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VBA Quick Tips.

VBA Hyperlink

Would you like to create a hyperlink to your favourite website on a form using VBA? Thought so!
Open a new project in VBA and insert a new Userform.
Add a label to the form and change the Caption to the URL of your website.


Change the colour of the label to Blue - Underlined.


Now add the following coding to the click event of the label :

'<- Coding Starts Here

Private Sub Label1_Click()

Dim nFile As Integer

'Write a temp file URL

nFile = FreeFile

Open "\TEMP.URL" For Output As #nFile

Print #nFile, "[InternetShortcut]"

Print #nFile, "URL="

Close #nFile

'Launch the browser

Shell "rundll32.exe shdocvw.dll,OpenURL " & "\temp.url", vbNormalFocus

'Delete the temp file

Kill "\TEMP.URL"

End Sub

' Coding Ends Here

Voila, you have a hyperlink on your form.

Control Template

Ever get tired of making an exit button over and over? Do you use the same set up for multi page (or any control) over and over? Save time, save effort. Make a control template!

1) Start with a New VBA Project in AutoCAD (or any VBA enabled application)
2) Add a UserForm to the project
3) Draw a command button on the form
4) If the properties window is not visible, click properties on the View Menu
5) Make sure that the properties for the command button are being listed in the properties window, then change the following items:
6) Caption = Exit
7) Font = Arial (example, use your favorite font)
8) From the file menu choose close and return to AutoCAD (or whatever application you are setting up).
9) Close AutoCad, when prompted to save the changes to Global1 say "yes" (save it under any name, you will open it right back up).
10) Restart AutoCAD and load the dvb file saved in step 7.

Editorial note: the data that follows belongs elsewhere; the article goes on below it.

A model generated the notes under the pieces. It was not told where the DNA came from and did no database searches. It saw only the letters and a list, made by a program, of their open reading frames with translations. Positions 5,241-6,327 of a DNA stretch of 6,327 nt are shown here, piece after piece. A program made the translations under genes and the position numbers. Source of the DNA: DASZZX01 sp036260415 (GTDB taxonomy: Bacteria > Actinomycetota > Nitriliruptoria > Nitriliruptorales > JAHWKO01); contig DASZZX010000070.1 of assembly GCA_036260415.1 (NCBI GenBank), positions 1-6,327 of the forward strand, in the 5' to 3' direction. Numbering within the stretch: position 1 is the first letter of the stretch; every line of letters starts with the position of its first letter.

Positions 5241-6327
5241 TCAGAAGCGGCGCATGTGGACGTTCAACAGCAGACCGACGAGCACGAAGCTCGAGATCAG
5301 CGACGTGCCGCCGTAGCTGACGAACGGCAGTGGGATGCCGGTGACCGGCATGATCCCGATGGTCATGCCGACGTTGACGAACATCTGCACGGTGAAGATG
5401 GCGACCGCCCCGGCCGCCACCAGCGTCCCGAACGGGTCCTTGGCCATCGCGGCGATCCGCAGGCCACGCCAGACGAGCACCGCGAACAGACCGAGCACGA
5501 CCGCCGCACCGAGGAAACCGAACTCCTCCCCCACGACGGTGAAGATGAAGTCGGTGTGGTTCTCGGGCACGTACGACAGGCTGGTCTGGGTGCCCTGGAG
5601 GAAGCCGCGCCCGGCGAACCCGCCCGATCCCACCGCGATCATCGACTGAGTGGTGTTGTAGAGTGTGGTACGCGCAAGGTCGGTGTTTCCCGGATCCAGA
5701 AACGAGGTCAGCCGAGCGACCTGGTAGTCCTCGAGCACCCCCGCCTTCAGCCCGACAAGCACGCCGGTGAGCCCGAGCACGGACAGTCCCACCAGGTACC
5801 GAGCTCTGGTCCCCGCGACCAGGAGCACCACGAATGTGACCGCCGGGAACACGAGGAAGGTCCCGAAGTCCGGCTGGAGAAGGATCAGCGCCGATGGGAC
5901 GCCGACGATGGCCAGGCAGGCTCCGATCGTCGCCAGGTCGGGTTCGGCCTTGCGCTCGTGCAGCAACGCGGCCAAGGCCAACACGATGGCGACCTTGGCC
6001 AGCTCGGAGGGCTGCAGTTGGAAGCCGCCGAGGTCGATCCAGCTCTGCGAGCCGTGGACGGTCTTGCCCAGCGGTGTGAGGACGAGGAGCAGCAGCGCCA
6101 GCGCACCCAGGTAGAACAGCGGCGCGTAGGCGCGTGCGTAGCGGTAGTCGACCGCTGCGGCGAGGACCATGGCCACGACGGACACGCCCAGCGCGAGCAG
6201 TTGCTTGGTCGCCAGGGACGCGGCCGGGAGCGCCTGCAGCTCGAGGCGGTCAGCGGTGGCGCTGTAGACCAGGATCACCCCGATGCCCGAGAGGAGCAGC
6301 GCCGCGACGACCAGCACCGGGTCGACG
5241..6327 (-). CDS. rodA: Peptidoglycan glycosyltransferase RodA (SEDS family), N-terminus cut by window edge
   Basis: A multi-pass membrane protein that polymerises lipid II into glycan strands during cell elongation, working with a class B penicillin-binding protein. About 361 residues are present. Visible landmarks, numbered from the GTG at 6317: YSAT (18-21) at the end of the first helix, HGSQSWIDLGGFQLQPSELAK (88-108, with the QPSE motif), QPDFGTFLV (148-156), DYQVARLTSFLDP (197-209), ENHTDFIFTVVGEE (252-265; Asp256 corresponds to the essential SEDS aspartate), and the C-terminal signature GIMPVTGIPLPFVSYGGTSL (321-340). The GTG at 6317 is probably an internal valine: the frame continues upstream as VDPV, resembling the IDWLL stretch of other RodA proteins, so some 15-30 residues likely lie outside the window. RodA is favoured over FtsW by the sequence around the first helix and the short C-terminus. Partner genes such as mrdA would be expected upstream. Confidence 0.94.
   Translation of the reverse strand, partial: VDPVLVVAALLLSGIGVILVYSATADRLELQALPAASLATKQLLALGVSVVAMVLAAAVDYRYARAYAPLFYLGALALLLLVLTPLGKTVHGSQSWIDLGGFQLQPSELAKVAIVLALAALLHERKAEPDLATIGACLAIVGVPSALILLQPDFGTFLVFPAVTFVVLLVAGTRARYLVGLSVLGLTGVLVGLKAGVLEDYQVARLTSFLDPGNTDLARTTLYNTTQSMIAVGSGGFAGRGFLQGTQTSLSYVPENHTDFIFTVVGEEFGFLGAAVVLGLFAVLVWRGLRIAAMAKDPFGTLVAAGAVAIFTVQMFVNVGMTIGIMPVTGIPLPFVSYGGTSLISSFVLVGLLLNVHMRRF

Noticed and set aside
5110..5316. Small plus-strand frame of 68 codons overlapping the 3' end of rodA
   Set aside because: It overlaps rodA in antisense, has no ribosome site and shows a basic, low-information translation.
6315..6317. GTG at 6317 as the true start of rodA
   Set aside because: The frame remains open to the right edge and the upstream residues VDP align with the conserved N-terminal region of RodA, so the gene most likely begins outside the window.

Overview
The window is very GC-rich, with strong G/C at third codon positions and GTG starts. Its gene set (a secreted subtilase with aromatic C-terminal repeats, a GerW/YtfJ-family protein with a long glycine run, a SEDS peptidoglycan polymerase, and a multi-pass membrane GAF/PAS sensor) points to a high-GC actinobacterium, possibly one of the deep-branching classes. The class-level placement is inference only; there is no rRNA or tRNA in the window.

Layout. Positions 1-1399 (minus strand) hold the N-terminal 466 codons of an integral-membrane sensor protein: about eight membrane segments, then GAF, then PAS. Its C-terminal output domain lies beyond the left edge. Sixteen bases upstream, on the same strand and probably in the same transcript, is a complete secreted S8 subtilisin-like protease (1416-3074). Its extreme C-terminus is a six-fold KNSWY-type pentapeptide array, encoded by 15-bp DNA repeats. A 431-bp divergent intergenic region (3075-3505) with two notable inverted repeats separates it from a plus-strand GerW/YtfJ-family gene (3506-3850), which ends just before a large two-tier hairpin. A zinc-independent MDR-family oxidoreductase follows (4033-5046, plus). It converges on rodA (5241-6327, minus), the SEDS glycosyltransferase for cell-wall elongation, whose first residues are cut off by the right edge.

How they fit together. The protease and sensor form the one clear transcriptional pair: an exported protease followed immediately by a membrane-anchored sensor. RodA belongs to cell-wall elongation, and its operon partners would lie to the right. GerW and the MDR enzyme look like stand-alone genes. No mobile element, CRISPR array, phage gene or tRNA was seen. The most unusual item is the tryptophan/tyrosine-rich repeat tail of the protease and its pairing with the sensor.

11) Drag the command button you customized in step 5 onto the controls tab of the Toolbox.

Command Line VBA

Did you know that you can run VBA statements from the command line?
Try this:

From AutoCAD's Command line

1. VBASTMT <enter>
2. ThisDrawing.PurgeAll <enter>

CD Rom Drive

Let VB determine if the CD Rom drive contains media.

To quickly determine if the CD Rom drive contains media, use the Scripting Runtime library's IsReady property for the Drive object.
For CD Rom drives, this property returns True only if the drive contains the appropriate media. To take advantage of this handy property, add a Reference to Microsoft Scripting Runtime library (scrrun.dll). Next, create a Drive variable based on the CD Rom drive, and test the IsReady property, as shown below :

Dim FSO As FileSystemObject
Dim CDDrive As Drive

Set FSO = New FileSystemObject
Set CDDrive = FSO.GetDrive("E:")
If CDDrive.IsReady Then
     MsgBox CDDrive.VolumeName
     MsgBox "Please enter a CD."
End If

Set CDDrive = Nothing
Set FSO = Nothing 

Type-Declaration Characters

In addition to declaring a variable as its explicit data type,VB also lets you declare certain data types using a single type-declaration character.
For example, instead of using :

Dim MyString As String

you can use:

Dim MyString$

Here's a complete list of the data-types and their corresponding characters :

		String ($)
		Integer (%)
		Long (&)
		Single (!)
		Double (#)
		Currency (@)

Of course, you should use these characters with caution, as they do reduce your code's readability. 

Add Controls to a VB Control Array at Run-time.

As you probably know, a control array lets you create controls that share the same name and events. They also use fewer resources than do the same number of controls not part of a control array. Often, you may want to add a control, such as a button, to a control array at runtime. To do so, you use the Load statement, which takes the following syntax :

Load object(index)

where object is the name of the control array, and index is the index number of the new control you want to add. In order to add controls to a control array at runtime, however, you must have at least one control already in the array, (with it's index property set-most likely to 0). VB only allows 32,767 controls in an array.

For example, suppose you have a form with a button control array named cmdBtn. On the button's Click event, you want to add another button to the form. To illustrate, open a new project and add a command button to the default form. In the Properties Window, enter 0 for the control's Index. When you do, VB transforms the button into a control array. Now, add the following code to the form:

Private Sub cmdBtn_Click(Index As Integer)
Dim btn As CommandButton
Dim iIndex As Integer
iIndex = cmdBtn.Count
If iIndex <= 32767 Then
    Load cmdBtn(iIndex)
    Set btn = cmdBtn(iIndex)
    With btn
        .Top = cmdBtn(iIndex - 1).Top + 620
        .Caption = "Command" & iIndex + 1
        .Visible = True
    End With
    Set btn = Nothing
End If
End Sub

When you run the form, and click the button, the procedure adds a new button to the form.

Listbox - Deleting Items.